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Friday, September 13,2013

This week from Capital News Service

by CNS correspondents

Friday, Sept. 13 — Each week, City Pulse will run a series of stories produced by Capital News Service correspondents at Michigan State University’s School of Journalism. While reports cover the entire state, some will be focused on the greater Lansing region.


This week’s edition features a pair of stories relevant to the Lansing region:


A bipartisan cohort of lawmakers wants to once again give public schools the option of starting before Labor Day, modifying a 7-year-old ban imposed at the behest of the tourism industry. We hear from the lead sponsor from Lansing, the chair of the House Tourism Committee from Presque Isle and the MEA. Cosponsors include legislators from East Lansing, Troy, Marquette, Dearborn Heights, Grand Rapids, Saline and Redford Township. By Sheila Schimpf.


Acting at industry urging, a Lowell senator wants commercial trampoline parks to warn patrons of the risks of the sport and to force users to be more cautious. We hear from the Lansing Area Safety Council and Sky Zone, which operates in Kentwood and Canton with plans for facilities in Shelby Township, Kalamazoo, Lansing and Novi. Another commercial operator is in Troy. By Matthew Hall.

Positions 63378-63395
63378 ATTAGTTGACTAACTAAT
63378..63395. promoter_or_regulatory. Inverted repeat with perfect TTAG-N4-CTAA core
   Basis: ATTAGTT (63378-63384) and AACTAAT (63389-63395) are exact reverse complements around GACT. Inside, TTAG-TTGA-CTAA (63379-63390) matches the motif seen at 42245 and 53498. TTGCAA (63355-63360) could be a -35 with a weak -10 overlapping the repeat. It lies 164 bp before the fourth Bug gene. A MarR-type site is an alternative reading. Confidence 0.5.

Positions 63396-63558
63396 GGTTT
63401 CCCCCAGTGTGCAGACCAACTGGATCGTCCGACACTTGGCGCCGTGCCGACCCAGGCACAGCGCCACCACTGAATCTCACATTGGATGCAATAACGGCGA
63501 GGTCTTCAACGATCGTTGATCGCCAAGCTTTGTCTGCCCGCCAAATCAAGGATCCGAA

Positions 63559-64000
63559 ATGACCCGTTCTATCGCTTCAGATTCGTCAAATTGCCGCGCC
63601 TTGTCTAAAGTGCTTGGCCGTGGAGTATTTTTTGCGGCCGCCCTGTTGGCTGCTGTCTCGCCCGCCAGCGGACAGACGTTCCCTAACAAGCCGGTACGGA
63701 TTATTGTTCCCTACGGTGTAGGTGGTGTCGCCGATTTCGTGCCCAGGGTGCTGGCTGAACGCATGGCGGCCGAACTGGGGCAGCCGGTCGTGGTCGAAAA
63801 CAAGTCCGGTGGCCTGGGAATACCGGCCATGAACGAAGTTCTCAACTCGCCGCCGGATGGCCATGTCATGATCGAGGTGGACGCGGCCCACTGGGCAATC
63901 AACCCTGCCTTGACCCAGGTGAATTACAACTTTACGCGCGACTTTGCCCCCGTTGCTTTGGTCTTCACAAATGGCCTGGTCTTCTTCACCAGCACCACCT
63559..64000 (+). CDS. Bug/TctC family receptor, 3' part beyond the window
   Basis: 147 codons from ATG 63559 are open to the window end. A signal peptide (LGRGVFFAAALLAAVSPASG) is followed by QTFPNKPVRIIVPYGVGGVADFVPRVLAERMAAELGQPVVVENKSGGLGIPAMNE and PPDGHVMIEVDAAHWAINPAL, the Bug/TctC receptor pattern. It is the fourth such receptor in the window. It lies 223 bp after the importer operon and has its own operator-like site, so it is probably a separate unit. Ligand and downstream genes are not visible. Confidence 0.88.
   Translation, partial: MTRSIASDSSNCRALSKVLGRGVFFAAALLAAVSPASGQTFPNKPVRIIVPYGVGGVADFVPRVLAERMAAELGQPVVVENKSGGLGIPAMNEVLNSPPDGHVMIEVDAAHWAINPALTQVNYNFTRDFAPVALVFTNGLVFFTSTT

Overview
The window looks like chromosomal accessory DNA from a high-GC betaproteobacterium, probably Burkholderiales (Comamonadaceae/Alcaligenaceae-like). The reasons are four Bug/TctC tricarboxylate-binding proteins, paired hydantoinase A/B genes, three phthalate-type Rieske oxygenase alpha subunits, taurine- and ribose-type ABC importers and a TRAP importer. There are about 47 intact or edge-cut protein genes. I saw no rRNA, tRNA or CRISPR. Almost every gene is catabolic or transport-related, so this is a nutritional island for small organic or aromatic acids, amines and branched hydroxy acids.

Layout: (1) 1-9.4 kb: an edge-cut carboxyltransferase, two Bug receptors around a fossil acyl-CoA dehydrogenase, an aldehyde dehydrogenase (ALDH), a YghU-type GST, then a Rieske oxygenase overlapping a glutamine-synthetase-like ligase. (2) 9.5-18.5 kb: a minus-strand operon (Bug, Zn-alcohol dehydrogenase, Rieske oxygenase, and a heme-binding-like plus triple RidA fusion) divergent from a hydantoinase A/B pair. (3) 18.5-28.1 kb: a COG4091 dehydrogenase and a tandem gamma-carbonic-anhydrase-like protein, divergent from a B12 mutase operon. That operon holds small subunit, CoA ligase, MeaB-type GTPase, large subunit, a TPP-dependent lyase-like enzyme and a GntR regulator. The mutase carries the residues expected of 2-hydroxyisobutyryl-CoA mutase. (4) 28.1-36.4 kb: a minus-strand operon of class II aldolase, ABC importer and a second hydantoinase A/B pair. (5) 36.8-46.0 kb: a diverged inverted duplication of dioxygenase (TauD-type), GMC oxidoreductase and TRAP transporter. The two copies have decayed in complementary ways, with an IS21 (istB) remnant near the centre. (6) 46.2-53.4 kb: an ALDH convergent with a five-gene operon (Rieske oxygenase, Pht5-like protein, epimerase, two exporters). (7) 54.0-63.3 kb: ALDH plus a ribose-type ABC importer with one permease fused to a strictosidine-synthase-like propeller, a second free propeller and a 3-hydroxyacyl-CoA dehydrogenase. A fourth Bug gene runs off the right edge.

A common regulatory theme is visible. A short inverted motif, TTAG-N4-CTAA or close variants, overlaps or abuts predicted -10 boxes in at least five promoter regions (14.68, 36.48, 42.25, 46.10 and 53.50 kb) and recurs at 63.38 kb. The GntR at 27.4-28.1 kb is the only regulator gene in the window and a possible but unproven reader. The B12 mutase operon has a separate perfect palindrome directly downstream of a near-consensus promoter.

And elsewhere in the state:


Amtrak passenger counts are up and some Michigan trains are accommodating bicycles and Wi-Fi users. Ford hired 1,400 workers to build Fusions at its Flat Rock plant. Yet a new book by a Kalamazoo author shows the glory days of railroading – new lines in U.P., Thumb and Western Michigan, for example, and passenger service to take Midwestern city dwellers to resorts in Petoskey, Harbor Springs, Alpena, Mackinaw City and Traverse City – are long past. And the auto industry’s World War II boom in Michigan where it made essential contributions to the war has gone dramatically bust as well, a Wayne State author explains in his new book. By Eric Freedman.


Richard Hitchcock of Allegan went missing in 1990, like as many as 8,000 or so Michigan residents each year, and the painful mystery of his fate remains unsolved for his family. The State Police Missing in Michigan program, which recently met in Bath, helps families in such situations. We interview Hitchcock’s cousin, from Kalamazoo, and detectives from the State Police and Allegan County Sheriff’s Department. By Lacee Shepard.


High-speed Internet is creating educational opportunities at northern Michigan schools. We hear from officials at the Cheboygan-Otsego-Presque Isle ISD and Eastern U.P. and from an Ann Arbor nonprofit firm that got a $103 million federal grant to install 2,300 miles of fiber-optic cable in the UP and northern Lower Peninsula. By Stephen Ingber.


Michigan rural counties are losing $229,491 in federal timber payments because of the budget sequester – money that would be used for such purposes as rural schools and roads, wildfire prevention and environmental projects. Affected are counties such as Alger with land in the U.P.’s Ottawa and Hiawatha national forests and Huron-Manistee National Forest in the northern Lower Peninsula. By Eric Freedman.


All articles 2013, Capital News Service, Michigan State University School of Journalism. Nonmembers cannot reproduce CNS articles without written permission.

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